Rachel the Hack: Post-Apartheid Fiction


It’s time for a new installment of Rachel the Hack, an essential guide to understanding Ms. Donadio’s warblings. This week, Donadio can be found in the New York Times Magazine section for a piece on post-apartheid fiction. Donadio begins by telling us that author Niq Mhlongo is “one of the most high-spirited and irreverent new voices of South Africa’s post-apartheid literary scene,” but it takes Donadio three more paragraphs to provide a paragraph that corresponds to this topic sentence. We learn that Mhlongo writes “with verve and candor about the anxieties of his demographic.” But is Mhlongo really writing for a demographic? And is “demographic” really a word one should use in relation to rugged fiction? Maybe this applies if you’re a marketing manager without a sense of compassion, but it’s certainly not a noun that applies if you truly give a damn about literature.

But let’s consider this taxonomic measure. If I were hard-pressed to cite a demographic for Donadio’s work, it would probably be marketing managers, perhaps those who cite liberalism as a CV-enhancing “interest.” If this is the case, then it’s a telling sign that Donadio focuses on Mhlongo’s BlackBerry as opposed to the animated way he answers Donadio’s questions. Or that South Africa’s tourist-friendly landmarks (bed-and-breakfasts, KFC, Johannesurg’s shopping malls, et al.) are prioritized over those cute and cuddly brown-skinned people known to pen a noble book or two in a post-apartheid environment.

To be fair, Donadio does chronicle corruption early on and does yield a few observations on post-apartheid racism and how Mhlongo’s book deals with it. But who knew that the 1996 Constitution was capable of vocal communication? (The correct verb when dealing with the printed word is “state,” not “say.” And Donadio’s the one who insists we’re sub-literary.)

Donadio also notes that, presently, few books “create a national conversation” in South Africa. But then one can argue that this is also the case here in the States. And yet this apparent “conversation” has shifted “toward the search for the great black South African novelist.” Wait a minute. I thought the conversation wasn’t really happening. So how is Donadio gauging this? Well, apparently, it’s about “the national and international spotlight.” But where is this Kleig light coming from exactly? Typical of Donadio, you’ll be hard-pressed to find any information which tracks this waning and waxing conversation. But since Donadio hasn’t even bothered to reveal how resistance to apartheid served as a literary muse through such awards as the Amstel Playwright of the Year award, which encouraged anti-apartheid playwrights through 1994, and the many poets who responded through verse, the article relies too much on general quotes that stop short of examining this fascinating issue.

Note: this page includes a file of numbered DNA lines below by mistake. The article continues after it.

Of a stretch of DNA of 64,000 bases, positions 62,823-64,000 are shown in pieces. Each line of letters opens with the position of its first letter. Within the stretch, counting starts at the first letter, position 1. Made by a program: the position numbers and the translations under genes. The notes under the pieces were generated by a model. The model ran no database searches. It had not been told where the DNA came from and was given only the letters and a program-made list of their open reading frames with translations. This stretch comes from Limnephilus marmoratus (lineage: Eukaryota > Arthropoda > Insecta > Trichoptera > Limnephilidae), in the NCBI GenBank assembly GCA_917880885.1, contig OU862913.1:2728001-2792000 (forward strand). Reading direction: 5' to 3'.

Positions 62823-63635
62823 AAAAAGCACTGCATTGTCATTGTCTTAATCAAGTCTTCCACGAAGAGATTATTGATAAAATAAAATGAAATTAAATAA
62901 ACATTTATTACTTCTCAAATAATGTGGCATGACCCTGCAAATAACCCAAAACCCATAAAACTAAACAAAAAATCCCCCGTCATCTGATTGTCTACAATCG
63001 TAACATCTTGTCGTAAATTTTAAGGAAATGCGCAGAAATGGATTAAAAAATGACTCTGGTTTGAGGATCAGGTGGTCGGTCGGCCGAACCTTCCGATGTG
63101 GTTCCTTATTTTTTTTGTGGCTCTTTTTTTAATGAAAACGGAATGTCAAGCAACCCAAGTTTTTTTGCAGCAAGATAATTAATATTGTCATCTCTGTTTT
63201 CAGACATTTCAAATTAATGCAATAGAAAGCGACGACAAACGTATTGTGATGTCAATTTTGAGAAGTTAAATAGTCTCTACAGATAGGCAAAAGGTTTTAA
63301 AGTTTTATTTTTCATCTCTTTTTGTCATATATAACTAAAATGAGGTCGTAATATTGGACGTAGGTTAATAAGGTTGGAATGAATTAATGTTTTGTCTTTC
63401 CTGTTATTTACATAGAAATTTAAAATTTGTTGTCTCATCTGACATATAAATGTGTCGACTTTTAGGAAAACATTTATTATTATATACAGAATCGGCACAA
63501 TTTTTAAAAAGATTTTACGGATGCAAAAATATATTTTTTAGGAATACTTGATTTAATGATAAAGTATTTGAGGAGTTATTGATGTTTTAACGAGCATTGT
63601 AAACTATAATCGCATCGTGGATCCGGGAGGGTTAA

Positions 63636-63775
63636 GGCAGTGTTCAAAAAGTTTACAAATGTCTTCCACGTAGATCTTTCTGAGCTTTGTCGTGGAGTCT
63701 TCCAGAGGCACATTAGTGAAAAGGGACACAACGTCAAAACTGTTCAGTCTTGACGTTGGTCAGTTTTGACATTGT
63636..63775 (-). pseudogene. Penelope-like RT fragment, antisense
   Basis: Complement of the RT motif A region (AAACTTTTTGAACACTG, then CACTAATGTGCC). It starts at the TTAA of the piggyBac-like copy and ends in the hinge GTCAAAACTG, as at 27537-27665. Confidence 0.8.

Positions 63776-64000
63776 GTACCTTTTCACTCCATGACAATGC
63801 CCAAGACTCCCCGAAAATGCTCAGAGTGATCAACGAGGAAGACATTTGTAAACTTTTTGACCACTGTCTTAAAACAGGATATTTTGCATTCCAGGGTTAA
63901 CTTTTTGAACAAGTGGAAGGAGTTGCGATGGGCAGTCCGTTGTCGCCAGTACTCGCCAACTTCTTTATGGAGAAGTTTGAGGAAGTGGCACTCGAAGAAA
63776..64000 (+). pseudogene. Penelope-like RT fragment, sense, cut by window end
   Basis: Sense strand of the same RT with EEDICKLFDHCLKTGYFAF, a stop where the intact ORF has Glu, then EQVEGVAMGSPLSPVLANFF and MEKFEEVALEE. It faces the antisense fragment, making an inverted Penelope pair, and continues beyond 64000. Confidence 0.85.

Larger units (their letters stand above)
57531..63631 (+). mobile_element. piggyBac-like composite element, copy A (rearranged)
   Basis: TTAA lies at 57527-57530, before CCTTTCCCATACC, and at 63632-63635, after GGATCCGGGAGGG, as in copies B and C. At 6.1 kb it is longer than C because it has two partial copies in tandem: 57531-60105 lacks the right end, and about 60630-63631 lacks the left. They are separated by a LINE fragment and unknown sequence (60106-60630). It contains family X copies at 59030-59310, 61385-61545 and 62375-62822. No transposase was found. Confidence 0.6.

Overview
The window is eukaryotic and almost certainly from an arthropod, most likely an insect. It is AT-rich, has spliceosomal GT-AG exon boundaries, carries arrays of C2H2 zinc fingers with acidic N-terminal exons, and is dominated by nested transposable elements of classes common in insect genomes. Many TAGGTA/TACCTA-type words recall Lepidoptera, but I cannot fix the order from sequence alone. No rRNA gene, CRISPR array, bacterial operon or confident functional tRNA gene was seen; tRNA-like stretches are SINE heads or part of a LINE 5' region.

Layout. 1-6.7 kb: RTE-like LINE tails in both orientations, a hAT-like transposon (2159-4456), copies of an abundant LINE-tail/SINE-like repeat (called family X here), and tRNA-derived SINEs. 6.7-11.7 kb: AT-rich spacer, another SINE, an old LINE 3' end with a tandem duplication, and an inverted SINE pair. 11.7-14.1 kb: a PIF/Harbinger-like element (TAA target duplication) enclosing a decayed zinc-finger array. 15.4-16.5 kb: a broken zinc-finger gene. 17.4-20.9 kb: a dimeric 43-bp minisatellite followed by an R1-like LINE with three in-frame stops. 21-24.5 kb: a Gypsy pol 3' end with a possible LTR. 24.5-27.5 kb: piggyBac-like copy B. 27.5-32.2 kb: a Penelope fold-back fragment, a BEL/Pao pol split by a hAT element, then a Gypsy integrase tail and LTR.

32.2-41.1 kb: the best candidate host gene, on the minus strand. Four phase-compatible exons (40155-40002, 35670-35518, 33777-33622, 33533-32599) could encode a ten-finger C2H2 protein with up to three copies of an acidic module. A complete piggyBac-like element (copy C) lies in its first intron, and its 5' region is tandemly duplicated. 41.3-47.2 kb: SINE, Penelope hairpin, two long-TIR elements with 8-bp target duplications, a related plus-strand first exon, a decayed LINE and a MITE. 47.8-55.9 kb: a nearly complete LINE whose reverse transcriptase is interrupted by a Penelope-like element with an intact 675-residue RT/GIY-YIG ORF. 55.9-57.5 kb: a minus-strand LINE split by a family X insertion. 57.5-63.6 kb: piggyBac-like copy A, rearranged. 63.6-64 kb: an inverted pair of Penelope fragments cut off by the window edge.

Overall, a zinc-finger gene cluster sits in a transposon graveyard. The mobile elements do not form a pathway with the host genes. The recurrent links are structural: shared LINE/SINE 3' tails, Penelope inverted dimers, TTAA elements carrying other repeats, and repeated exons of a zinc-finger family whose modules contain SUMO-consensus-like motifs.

At least Donadio reveals, through a citation from Shaun de Waal, that the South African literati has grown tired of hearing the question of where the black writers are. But it’s a shame that her own article strikes this same nauseous note.

Donadio also suggests that the emerging generation of South African writers are “no longer fueled by rage.” Really? An economic and racial divide replacing an apartheid one, the implied gentrification in the article’s early paragraphs, and the possible lack of national conversation (on this point, we cannot be sure), and there’s absolutely nothing to be enraged about? It’s certainly telling that this lovely little generalization comes without a single supporting quote, but it’s even more telling how this reveals Donadio’s naivete about social and political developments. Obviously Donadio hasn’t read Antjie Krog’s Country of My Skull or Desmond Tutu’s No Future Without Forgiveness.

Donadio does score minor points for revealing Zakes Mda’s frustrations about fiction’s inability to discuss all the issues occurring in South Africa and Norman Rush’s failure to parse this in a review of Mda’s book. But she doesn’t investigate this issue any thoroughly beyond Mda’s resentment, particularly when he brings up the critical double-standard which applies to Coetzee.

Donadio’s article is a slipshod primer that misses many opportunities to investigate many angles of a fascinating topic. It is designed to be clipped to a refrigerator rather than leave you thinking.


  1. I read “Country of My Skull” back when it came out in England – ordered it through amazon.uk. It was amazing and very very angry (and rightfully so). I thought the way she covered the Truth Commissions was unreal – it seemed more like a novel than nonfiction.

    And didn’t they make a movie about it? I keep thinking Samuel L. Jackson was in it maybe.

    I’m puzzled by why Donadio would even want to tackle this subject – it seems like the kind of thing you would need to know a lot about to write intelligently and I would think someone from South Africa would be much more aware of writers’ motivations than she is.

    At the very least, she should have done a lot more homework.

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